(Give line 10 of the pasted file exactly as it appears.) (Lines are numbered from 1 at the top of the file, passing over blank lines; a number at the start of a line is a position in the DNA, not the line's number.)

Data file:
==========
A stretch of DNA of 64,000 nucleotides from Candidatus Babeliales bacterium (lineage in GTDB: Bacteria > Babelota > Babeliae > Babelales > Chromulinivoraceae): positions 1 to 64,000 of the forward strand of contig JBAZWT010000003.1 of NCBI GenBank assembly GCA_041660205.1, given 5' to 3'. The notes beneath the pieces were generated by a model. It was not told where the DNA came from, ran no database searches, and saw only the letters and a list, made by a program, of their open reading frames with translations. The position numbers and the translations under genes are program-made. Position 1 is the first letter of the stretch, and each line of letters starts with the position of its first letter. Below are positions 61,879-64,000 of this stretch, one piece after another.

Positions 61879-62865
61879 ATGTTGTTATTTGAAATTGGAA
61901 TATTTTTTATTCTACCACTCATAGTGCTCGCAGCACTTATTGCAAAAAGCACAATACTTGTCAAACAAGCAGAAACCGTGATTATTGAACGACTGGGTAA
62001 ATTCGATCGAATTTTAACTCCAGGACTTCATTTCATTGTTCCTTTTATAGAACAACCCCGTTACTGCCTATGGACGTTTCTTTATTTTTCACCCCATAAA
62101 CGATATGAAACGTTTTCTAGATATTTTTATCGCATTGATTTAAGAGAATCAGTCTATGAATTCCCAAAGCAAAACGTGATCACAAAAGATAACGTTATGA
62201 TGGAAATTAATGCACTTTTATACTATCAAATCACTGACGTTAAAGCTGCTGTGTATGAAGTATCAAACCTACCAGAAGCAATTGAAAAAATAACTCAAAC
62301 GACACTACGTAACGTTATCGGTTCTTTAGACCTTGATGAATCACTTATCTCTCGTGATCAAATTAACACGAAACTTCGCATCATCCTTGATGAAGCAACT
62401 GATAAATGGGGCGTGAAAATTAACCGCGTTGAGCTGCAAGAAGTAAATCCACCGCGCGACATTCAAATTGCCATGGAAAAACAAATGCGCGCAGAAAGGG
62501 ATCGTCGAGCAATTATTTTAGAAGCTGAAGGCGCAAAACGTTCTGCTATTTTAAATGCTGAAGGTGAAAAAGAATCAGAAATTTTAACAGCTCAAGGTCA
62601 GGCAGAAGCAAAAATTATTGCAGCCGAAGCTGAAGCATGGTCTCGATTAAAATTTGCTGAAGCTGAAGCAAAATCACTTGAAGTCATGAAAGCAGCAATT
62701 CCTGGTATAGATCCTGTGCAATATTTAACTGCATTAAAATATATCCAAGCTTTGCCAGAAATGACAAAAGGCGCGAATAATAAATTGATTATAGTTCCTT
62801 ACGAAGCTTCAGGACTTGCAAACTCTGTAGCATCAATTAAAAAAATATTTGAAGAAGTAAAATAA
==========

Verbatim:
62501 ATCGTCGAGCAATTATTTTAGAAGCTGAAGGCGCAAAACGTTCTGCTATTTTAAATGCTGAAGGTGAAAAAGAATCAGAAATTTTAACAGCTCAAGGTCA